In a lawsuit filed in federal court in September 2021, two midcareer workers alleged drugmaker Eli Lilly discriminated against older job applicants in favor of hiring early career professionals and millennials instead. That litigation, which is ongoing, could become a nationwide class action lawsuit, which would open eligibility to many older applicants who were rejected in recent years.
This month, the U.S. Equal Employment Opportunity Commission (EEOC) has filed its own age discrimination lawsuit against Eli Lilly on similar grounds, asserting that company refused to hire older workers for positions as sales representatives from 2017 to 2021. The federal agency filed the lawsuit after attempts to reach a settlement with Eli Lilly through the conciliation process failed.
According to the first lawsuit, newly appointed CEO David Ricks told Eli Lilly staffers in a company-wide conference call in April 2017 that he wanted workers who are millennials to be 40 percent of the company’s overall sales force by 2020. In some cases, the millennial hiring quota was later raised to 100 percent if lower thresholds were not being met, the lawsuit alleges.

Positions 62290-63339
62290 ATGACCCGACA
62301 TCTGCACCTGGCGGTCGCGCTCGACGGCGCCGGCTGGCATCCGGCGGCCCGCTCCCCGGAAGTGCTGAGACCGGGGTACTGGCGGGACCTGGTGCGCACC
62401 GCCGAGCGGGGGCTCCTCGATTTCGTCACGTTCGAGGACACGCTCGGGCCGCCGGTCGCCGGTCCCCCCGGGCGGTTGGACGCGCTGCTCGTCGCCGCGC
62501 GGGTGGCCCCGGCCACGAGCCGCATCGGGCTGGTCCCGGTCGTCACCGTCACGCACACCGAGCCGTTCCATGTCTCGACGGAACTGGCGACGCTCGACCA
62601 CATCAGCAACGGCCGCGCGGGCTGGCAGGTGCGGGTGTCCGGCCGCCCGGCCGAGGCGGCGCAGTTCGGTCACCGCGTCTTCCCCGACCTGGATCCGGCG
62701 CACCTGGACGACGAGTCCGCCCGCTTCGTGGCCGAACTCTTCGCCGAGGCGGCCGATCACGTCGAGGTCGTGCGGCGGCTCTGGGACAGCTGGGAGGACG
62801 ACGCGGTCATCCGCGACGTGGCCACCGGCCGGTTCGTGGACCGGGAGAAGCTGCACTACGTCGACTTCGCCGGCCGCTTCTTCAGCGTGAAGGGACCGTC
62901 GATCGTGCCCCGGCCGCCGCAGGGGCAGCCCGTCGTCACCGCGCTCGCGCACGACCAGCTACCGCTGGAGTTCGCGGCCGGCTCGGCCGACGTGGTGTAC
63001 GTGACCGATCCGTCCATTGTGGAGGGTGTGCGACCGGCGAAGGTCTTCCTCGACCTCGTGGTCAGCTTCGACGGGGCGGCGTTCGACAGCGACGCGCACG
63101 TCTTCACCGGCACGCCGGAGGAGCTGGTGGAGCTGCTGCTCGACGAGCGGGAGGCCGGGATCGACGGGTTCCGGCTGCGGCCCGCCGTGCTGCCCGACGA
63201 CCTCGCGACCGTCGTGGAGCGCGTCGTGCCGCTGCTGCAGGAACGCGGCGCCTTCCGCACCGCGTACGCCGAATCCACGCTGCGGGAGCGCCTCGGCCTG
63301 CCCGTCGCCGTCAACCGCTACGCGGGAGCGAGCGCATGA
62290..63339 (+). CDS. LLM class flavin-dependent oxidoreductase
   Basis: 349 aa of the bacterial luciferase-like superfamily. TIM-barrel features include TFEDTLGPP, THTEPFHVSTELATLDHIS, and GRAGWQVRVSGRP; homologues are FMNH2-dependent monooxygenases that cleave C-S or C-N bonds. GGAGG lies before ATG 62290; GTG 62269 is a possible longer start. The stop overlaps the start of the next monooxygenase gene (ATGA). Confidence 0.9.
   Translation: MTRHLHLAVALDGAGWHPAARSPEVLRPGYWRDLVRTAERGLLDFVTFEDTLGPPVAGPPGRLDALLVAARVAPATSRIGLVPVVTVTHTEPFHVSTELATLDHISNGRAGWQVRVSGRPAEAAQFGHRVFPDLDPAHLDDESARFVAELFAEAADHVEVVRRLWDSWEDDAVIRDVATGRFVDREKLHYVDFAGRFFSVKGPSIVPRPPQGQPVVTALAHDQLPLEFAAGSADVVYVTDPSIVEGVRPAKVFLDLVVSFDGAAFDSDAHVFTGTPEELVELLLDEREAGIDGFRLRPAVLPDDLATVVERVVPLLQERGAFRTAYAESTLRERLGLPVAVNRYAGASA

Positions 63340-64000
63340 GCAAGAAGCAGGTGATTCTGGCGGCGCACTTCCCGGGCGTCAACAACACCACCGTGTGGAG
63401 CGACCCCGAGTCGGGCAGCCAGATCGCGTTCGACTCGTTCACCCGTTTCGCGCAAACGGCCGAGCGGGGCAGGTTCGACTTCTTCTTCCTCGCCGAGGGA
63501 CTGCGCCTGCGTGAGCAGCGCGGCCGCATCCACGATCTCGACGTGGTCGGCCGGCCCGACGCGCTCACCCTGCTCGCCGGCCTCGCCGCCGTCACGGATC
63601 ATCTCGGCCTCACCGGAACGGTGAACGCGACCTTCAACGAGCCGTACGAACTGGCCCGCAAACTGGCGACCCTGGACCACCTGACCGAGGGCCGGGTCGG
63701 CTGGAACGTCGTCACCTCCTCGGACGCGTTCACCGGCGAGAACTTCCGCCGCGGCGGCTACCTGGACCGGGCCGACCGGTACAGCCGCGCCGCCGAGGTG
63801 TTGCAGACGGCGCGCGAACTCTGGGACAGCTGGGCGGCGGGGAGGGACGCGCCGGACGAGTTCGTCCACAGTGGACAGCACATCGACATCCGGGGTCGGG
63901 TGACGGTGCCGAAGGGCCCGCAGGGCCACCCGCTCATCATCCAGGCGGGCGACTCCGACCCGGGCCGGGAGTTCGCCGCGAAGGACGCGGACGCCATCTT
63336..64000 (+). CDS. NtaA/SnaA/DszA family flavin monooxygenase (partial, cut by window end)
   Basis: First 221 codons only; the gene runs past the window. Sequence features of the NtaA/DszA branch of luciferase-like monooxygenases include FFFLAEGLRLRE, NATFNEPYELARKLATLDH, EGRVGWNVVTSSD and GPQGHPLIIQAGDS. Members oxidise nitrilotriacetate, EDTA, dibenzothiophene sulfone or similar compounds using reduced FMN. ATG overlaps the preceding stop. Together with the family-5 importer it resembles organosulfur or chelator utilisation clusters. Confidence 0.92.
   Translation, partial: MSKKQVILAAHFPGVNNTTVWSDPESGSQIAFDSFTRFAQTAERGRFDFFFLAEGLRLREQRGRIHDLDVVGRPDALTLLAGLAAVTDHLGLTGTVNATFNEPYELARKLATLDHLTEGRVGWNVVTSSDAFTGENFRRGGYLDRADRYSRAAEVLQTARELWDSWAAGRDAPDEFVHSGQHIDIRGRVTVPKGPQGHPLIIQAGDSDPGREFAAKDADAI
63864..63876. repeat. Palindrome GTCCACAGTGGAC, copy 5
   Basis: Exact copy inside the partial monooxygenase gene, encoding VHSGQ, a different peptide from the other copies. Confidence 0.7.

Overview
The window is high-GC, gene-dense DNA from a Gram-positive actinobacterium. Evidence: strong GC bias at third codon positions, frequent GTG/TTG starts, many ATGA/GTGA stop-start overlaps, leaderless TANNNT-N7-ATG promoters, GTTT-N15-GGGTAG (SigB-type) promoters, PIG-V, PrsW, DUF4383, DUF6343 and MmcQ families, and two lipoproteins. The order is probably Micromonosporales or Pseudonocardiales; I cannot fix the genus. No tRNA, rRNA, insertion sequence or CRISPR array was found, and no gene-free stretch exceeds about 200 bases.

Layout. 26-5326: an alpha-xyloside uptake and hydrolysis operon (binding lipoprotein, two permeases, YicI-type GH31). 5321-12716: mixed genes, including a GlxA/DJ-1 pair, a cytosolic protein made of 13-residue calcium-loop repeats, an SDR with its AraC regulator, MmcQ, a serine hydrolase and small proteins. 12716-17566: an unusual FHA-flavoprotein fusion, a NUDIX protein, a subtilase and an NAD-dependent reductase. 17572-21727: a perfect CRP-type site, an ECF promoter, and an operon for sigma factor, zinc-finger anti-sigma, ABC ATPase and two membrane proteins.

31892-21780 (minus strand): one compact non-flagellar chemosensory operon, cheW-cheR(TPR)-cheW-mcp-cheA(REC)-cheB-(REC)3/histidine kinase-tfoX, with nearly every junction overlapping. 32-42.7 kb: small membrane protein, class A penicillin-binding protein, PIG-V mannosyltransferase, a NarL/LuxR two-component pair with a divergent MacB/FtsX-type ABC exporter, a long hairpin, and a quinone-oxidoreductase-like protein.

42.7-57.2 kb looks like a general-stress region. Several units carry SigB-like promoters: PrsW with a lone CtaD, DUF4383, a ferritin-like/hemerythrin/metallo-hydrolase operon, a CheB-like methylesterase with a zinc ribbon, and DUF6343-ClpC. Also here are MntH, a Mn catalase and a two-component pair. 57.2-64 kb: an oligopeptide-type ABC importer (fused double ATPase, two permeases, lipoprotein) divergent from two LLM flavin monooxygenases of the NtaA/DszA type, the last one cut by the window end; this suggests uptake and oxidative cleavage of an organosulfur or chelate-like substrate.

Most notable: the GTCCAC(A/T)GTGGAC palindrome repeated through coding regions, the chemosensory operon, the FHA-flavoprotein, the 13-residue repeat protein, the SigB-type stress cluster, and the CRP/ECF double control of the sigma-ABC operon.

“Eli Lilly believes younger applicants are better suited to be employed in a sales representative role,” the lawsuit says. “Because sales representative roles are primarily client-facing roles whereby sales representatives regularly interact with physicians who prescribe Eli Lilly products to their patients, Eli Lilly prefers that sales representatives to have a youthful appearance.”
The plaintiffs allege that the company’s bias denied them employment opportunities, specifically in the sales department of Lilly’s diabetes and primary care business units. The federal Age Discrimination in Employment Act (ADEA) bars employers from discriminating against people 40 and older, an age group that now includes the eldest members of the millennial generation, born between about 1981 and 1997.